The little red box with your own camera feed may be turned off using the menu at the bottom. Or you can use it as a real-time view of the game you’re shooting. The return from the studio will be delayed; not good for following action.
The Gear icon will open a menu that allows you to change your camera input.
Note: Some browsers may require choosing your audio and video input in the web browser settings. Consult your web browser's documentation.
To check your device's compatibility and capability with the WebRTC protocol, use https://test.8x8.vc/ or https://webcasts.com/webrtc/
Microsoft Skype can connect to the studio as a video call. This the best option for some mobile devices incompatible with vMix Call. The app must be installed on your device (app available for iOS, Android, MacOS, and Windows) and you must create and log in to an account. Download available in your app store or from the website: https://www.skype.com/en/get-skype/
A Skype call link will be provided for the camera to connect to the studio.
You’ll have to disable background blurring in the app; this setting is found in various places depending on your OS/app version.
The Skype call must be maintained for the duration of the event; hanging up or switching apps causes a number of issues with the studio workflow.
RTMP is the best method for computer based workflows with very reliable internet connectivity. This method requires more robust hardware and a reliable internet connection. We’ll need to determine whether your computer and WAN are capable before pursuing this option. Some experience with streaming is helpful.
Determine your signal spec and share them with the remote studio:
Configure your encoder with the URL and stream key provided by the remote studio.
No return audio is available in this workflow, but you can use another device to connect to the remote studio for monitoring via Discord or vMix Call.
Preferred camera location is mid-court on the start line side of the track.
Camera should be elevated enough to shoot over the top of people and other obstructions. Any elevation is helpful.
Camera Operator Guide
You can listen to the commentators (who are watching your feed) in real time by monitoring the vMix Call return or Discord Studio Monitor audio channel. This is super helpful for matching what the commentators are talking about with what you should point the camera at. If you’re sending video via RTMP, ask for a vMix seat assignment for monitoring purposes or access to the Discord audio return.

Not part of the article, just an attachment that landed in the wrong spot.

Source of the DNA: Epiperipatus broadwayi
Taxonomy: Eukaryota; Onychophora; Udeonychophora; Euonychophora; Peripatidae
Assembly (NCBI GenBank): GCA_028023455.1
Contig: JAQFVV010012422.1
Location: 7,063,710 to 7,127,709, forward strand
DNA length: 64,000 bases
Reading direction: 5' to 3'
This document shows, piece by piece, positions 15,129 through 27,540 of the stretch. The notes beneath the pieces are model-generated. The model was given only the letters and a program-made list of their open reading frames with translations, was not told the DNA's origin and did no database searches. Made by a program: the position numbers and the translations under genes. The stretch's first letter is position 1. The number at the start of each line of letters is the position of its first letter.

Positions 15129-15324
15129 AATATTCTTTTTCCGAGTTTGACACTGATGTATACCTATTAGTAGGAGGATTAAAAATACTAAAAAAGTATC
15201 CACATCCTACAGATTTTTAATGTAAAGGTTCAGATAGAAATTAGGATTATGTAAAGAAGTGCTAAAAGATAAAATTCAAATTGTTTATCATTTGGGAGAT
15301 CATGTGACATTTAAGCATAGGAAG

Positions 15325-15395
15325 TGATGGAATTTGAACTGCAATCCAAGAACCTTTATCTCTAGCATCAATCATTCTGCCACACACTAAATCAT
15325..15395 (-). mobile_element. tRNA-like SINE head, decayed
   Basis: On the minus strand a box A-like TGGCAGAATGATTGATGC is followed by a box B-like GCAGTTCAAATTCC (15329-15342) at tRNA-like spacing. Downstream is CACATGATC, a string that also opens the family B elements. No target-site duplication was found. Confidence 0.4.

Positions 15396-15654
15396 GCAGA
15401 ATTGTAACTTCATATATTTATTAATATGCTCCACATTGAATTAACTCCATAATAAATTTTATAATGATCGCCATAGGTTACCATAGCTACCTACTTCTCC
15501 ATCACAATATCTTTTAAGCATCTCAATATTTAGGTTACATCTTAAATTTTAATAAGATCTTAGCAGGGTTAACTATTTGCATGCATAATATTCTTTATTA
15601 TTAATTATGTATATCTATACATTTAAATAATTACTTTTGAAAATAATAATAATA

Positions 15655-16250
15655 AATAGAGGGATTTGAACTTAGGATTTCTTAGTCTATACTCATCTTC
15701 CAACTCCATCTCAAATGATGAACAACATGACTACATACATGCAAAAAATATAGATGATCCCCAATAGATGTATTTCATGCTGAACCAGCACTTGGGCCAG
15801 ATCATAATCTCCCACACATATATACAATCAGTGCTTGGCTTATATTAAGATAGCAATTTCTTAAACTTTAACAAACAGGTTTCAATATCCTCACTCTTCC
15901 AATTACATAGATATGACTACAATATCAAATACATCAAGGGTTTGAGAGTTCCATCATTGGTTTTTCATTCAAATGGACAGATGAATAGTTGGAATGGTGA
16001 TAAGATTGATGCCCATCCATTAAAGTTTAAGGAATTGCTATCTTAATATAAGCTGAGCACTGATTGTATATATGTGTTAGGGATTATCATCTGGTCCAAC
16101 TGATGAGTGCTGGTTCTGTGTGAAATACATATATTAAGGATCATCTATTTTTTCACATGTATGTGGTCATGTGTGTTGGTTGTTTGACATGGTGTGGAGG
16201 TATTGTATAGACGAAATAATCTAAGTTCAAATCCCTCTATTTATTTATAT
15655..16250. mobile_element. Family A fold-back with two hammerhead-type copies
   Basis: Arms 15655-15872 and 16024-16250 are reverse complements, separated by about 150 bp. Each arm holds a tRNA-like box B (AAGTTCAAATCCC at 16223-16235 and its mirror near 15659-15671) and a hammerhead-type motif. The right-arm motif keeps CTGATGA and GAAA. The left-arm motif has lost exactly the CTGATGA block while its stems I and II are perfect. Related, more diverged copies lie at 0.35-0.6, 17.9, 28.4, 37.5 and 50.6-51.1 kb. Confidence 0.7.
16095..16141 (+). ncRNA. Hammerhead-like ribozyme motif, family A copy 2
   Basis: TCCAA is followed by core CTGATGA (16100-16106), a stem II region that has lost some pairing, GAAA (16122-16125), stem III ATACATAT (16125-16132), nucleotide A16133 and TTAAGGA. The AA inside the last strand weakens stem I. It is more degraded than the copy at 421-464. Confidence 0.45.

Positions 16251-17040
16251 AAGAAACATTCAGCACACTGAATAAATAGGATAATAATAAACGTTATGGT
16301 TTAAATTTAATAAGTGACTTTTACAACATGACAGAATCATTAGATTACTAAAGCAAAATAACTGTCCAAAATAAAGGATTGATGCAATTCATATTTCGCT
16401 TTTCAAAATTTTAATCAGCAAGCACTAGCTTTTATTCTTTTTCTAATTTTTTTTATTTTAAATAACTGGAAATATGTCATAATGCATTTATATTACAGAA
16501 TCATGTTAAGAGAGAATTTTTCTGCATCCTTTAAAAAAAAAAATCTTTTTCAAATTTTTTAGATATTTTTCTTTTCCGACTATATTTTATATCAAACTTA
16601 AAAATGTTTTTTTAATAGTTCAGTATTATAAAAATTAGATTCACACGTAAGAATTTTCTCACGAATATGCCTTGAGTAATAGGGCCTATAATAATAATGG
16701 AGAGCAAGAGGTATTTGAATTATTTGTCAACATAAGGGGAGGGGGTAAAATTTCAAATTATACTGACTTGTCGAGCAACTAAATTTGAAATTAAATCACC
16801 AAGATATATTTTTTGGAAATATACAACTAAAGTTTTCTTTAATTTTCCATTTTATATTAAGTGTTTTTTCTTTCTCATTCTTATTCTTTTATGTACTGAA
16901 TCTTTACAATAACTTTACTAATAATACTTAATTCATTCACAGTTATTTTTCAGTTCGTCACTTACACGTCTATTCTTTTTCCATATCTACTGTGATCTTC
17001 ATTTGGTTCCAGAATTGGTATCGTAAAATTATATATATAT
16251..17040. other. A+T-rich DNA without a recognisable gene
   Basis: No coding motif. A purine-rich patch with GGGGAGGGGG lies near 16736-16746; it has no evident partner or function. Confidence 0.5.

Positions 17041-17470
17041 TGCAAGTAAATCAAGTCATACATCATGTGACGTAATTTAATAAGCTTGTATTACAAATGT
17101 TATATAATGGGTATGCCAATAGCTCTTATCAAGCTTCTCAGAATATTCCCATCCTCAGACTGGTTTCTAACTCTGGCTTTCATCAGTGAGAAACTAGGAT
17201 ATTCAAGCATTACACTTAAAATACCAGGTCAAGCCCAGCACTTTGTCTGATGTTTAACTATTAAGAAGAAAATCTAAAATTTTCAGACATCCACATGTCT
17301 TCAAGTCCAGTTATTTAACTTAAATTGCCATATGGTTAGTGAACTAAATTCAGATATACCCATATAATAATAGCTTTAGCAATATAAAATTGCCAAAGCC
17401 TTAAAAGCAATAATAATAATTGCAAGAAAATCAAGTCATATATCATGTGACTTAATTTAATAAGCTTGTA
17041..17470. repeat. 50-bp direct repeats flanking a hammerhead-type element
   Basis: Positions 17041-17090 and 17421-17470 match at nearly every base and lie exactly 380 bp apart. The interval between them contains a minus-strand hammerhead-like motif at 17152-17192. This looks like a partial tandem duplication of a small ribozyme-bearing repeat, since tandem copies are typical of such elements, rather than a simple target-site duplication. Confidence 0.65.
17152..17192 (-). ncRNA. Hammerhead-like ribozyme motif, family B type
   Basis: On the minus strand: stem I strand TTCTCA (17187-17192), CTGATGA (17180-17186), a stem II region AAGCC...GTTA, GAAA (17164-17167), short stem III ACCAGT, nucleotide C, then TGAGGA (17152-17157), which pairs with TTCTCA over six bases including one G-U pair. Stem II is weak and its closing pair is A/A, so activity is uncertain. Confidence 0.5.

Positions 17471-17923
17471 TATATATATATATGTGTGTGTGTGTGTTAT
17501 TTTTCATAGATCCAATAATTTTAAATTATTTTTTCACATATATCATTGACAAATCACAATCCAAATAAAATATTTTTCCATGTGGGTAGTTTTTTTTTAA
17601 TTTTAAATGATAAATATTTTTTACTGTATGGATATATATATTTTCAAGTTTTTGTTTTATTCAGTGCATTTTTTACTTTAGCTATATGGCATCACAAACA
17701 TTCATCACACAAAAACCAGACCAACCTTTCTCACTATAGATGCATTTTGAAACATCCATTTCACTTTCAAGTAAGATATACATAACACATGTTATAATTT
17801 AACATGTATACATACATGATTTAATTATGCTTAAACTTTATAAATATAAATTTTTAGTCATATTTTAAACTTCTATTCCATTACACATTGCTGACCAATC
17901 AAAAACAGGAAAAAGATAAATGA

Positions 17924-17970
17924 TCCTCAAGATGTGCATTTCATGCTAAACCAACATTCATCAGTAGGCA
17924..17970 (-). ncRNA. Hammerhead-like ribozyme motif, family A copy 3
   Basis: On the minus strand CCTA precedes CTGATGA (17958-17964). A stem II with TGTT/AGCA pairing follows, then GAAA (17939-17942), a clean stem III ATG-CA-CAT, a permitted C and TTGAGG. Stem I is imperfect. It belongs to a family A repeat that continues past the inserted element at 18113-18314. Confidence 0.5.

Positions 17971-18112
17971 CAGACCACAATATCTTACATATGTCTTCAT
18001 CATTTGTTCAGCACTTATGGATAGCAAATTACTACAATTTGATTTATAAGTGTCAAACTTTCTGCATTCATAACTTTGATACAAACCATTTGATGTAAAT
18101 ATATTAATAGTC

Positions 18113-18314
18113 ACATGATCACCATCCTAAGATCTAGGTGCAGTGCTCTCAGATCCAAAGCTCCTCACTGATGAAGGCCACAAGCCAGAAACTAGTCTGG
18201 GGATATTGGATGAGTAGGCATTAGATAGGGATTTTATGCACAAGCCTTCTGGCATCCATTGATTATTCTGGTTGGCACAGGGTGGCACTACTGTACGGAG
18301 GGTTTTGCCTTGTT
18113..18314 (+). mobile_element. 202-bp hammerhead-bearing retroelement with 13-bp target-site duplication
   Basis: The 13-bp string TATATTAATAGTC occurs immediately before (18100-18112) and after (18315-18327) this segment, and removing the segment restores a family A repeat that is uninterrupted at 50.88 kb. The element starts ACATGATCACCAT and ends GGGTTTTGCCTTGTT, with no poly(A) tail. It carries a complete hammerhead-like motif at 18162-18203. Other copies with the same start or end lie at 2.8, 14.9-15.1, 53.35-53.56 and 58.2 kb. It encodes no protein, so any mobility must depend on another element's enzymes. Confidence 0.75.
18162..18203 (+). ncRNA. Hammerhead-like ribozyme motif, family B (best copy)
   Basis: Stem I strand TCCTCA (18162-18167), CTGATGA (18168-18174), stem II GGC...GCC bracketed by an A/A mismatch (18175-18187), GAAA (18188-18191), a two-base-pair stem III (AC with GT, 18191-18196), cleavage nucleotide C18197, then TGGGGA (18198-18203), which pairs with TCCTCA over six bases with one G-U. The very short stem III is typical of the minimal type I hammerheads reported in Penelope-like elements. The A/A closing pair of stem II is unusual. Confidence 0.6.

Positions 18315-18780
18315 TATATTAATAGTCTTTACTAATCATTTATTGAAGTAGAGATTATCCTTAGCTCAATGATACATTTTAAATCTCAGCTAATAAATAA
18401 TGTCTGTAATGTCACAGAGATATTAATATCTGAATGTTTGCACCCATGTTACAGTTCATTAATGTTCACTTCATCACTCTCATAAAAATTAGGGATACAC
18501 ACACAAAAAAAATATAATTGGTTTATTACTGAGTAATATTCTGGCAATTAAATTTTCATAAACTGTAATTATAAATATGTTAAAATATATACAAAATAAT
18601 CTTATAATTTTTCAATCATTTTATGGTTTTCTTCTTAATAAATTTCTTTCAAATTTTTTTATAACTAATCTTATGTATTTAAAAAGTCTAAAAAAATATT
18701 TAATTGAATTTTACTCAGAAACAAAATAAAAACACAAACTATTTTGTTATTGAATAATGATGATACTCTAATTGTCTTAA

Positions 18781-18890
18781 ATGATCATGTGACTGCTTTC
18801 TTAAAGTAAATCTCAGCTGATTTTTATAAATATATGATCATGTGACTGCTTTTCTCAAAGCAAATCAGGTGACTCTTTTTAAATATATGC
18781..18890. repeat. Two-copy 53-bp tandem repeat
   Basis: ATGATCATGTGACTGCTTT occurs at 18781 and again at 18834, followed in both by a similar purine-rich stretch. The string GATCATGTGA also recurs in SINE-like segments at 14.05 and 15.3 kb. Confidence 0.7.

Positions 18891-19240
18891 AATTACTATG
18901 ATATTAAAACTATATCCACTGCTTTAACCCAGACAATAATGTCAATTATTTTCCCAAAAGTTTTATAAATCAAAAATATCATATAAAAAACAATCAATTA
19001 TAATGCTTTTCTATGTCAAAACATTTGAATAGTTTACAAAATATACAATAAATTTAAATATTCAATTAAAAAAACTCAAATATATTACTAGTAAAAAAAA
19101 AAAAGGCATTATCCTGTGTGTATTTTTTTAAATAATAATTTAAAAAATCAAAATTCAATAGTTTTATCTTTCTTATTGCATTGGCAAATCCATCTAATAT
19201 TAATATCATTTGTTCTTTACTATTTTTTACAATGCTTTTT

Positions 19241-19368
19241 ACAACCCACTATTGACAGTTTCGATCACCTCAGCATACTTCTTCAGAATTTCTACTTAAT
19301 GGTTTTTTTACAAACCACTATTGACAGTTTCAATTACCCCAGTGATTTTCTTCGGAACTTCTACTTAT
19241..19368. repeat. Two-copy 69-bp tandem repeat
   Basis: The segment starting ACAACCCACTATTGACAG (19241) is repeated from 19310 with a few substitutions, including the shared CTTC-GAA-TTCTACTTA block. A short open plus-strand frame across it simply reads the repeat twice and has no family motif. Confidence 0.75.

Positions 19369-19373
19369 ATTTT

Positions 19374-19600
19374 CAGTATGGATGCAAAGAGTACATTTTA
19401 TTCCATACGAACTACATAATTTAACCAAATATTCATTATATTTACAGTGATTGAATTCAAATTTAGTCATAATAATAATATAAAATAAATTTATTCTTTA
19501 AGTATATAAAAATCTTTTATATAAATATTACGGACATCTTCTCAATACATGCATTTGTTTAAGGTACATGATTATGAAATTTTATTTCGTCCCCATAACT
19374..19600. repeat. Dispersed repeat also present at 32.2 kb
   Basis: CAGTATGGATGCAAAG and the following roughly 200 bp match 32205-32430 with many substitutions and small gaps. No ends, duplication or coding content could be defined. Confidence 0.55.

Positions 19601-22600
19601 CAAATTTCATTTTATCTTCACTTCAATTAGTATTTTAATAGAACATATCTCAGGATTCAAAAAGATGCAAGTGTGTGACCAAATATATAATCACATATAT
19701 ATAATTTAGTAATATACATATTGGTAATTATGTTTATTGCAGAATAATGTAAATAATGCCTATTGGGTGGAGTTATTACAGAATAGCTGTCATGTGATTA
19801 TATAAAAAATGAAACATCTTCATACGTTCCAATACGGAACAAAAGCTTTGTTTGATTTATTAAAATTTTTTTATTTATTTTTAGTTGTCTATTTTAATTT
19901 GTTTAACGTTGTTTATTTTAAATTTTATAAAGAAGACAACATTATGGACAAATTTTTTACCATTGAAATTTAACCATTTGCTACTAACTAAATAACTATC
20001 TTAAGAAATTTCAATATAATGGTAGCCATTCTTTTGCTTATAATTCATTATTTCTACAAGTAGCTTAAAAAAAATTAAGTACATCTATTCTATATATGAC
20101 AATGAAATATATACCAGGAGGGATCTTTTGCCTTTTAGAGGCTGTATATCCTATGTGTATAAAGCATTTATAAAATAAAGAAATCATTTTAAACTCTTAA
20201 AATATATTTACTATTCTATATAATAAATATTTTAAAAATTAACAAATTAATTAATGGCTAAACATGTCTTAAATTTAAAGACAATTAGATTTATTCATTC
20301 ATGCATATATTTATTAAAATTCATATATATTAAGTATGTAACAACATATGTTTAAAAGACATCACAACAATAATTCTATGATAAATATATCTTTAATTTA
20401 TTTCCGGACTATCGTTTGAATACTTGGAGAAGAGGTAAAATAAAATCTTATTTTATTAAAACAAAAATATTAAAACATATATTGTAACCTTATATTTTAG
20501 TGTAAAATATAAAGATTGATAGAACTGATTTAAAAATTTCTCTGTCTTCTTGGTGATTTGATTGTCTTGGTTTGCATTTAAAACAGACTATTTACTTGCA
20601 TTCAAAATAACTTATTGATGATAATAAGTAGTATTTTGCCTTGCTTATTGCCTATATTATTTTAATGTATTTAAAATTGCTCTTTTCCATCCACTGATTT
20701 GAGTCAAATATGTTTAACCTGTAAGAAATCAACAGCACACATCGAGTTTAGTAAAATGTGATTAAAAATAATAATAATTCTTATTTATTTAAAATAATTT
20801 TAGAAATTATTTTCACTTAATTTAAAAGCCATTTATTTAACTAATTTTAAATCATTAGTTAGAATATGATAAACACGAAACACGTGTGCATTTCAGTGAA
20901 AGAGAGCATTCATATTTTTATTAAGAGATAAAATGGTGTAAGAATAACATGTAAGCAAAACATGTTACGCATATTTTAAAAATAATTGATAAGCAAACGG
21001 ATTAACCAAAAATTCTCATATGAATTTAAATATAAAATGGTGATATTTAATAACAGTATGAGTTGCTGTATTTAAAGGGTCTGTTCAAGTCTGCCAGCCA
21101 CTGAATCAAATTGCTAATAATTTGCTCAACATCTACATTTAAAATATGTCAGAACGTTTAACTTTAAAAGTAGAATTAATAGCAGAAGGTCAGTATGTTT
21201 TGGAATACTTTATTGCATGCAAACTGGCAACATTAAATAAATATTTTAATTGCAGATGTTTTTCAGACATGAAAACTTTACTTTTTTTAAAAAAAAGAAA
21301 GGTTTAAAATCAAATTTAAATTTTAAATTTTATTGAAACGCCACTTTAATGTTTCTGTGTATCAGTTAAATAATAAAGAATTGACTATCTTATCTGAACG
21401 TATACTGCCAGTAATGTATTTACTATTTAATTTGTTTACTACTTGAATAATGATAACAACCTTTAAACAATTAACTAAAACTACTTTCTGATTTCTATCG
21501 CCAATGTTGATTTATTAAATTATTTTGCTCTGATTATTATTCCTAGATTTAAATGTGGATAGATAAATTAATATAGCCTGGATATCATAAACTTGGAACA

During the show we use Discord text chat to relay important information. This is the best way to stay in touch with the team: https://discord.gg/WQkDRyMKEC
The largest amount of action possible - generally follow the pack and keep as many players in the camera shot as you can. Allow space to see jammers entering from the back and exiting the front.
Team huddles and benches - during timeouts and breaks, show the audience what the players are doing. Team celebrations after a big jam are fun.
Penalty box (if skaters are present) - Between jams it’s super helpful to see who’s in the box or at least how many skaters from each team.
Use your best judgment as a derby fan: If you find it fun or interesting, the audience will too. If you think it’s important to what’s happening in the game, it’s important to us.
Don’t Show Us
Injuries/downed skaters - always point the camera away. Show us a team bench or a random wall; just don’t keep the camera on the downed skater or medics.
Projected scoreboard - we have a feed of the scoreboard already in the broadcast, please don’t point the camera at a projection. Viewers already know the score.
Audience - It’s OK to see the audience on the edge of the frame, but don’t use audience-only shots if you can avoid it. Audience members should be aware that there is recording/streaming in the building but still have a right to privacy- they are not the stars of the show.
Solo jammers outside the pack - The scoring lap is boring; stay with the pack and wait for the jammer to catch up. If there’s jammer-on-jammer action outside the pack, that’s good to show.